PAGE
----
While no one ever plans to have a deadly accident, in past years more than 100 people have died annually in Canadian waters. Fatalities happen in all vessels – from canoes to large motor yachts.
Much of Canada’s water is cold year-round, so always wear a lifejacket while boating. Cold water shock can quickly paralyze your arms and legs. If you are not wearing a lifejacket and fall into cold water, it will be very difficult to put one on, and you could drown just inches away from your boat.
Canadian law requires boat operators to carry an approved lifejacket of the proper size for each person on board. This means adult sizes for adults and appropriate vests for children.
Anything can happen on the water and there may not be anyone around to help. Before you leave shore you should:
• inspect all of your equipment
• make sure you have the gear required for your vessel size
• check the weather forecast
• leave a trip plan with a responsible person
• bring along your marine charts.
Being prepared includes knowing and following the ‘rules of the road’ at all times. Always maintain a proper lookout, operate at a safe speed and keep your distance from large vessels.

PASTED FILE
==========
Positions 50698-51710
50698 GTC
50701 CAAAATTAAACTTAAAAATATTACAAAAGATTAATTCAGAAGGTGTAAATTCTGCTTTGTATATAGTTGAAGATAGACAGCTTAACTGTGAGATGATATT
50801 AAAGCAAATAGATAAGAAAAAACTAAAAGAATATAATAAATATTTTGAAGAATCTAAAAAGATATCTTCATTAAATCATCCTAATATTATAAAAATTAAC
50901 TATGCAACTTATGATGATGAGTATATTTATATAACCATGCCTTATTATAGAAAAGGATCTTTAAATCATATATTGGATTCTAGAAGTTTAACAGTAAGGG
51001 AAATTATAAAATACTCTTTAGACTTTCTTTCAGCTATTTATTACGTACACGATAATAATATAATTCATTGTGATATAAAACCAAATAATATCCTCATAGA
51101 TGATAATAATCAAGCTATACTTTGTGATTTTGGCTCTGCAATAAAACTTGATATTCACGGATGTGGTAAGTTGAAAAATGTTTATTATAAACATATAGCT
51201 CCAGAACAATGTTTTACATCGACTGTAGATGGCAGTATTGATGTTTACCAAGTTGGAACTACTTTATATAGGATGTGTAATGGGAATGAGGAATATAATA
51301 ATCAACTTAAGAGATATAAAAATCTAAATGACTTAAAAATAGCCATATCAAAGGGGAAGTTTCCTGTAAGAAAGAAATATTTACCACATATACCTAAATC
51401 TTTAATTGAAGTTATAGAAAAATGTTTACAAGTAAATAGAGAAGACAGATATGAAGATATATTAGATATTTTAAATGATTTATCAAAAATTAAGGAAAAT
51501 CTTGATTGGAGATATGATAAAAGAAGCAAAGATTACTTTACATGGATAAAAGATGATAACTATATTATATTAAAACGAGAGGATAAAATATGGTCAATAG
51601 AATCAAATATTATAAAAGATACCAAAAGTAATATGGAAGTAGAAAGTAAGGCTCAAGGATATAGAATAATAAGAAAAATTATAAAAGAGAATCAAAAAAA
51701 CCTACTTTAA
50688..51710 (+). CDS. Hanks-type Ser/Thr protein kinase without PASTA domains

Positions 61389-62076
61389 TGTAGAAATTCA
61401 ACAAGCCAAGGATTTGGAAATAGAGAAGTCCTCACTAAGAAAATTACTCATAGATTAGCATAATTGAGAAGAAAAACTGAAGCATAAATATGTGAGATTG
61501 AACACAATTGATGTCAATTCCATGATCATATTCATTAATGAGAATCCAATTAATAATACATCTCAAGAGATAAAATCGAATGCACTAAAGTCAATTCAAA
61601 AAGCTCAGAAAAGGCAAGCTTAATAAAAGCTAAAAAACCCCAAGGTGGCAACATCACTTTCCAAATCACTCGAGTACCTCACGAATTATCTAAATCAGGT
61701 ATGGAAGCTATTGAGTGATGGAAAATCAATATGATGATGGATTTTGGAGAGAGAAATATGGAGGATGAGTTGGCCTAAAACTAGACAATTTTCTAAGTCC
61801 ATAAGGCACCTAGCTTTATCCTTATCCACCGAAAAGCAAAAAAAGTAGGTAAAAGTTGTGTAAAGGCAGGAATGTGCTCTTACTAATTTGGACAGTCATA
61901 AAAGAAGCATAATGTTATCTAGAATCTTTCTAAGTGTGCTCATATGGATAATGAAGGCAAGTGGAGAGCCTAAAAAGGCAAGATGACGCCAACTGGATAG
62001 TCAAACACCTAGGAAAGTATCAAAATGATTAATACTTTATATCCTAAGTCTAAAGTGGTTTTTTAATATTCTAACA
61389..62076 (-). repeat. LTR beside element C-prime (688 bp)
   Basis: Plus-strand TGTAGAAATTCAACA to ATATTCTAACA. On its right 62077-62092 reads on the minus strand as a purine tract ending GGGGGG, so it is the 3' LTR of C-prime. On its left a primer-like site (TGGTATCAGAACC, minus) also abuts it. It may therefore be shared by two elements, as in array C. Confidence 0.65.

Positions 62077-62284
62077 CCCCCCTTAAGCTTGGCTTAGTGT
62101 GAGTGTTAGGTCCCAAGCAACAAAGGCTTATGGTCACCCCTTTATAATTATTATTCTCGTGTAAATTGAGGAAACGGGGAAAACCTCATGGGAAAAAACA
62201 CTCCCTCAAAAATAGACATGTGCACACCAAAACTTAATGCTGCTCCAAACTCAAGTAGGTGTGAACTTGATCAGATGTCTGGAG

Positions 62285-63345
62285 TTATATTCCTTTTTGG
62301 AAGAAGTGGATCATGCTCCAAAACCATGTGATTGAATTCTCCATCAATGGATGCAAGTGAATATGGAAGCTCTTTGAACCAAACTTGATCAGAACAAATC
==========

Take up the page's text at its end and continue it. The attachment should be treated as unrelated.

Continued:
All pleasure craft must carry safety equipment that may include:
• a buoyant heaving line
• flares and/or a flashlight
• a manual bilge pump or bailer
• navigation lights
• an anchor
• a fire extinguisher, and
• a whistle or horn.
Consult the Safe Boating Guide for a detailed list, or arrange for a Recreational Vessel Courtesy Check with your local Canadian Power and Sail Squadron.
Every powerboat operator must now carry proof of competency such as the Pleasure Craft Operator Card (PCOC), along with photo ID – or face a $250 fine.
To learn more about boating safety courses and how to prepare for a safe outdoor adventure, visit www.boatingsafety.gc.ca.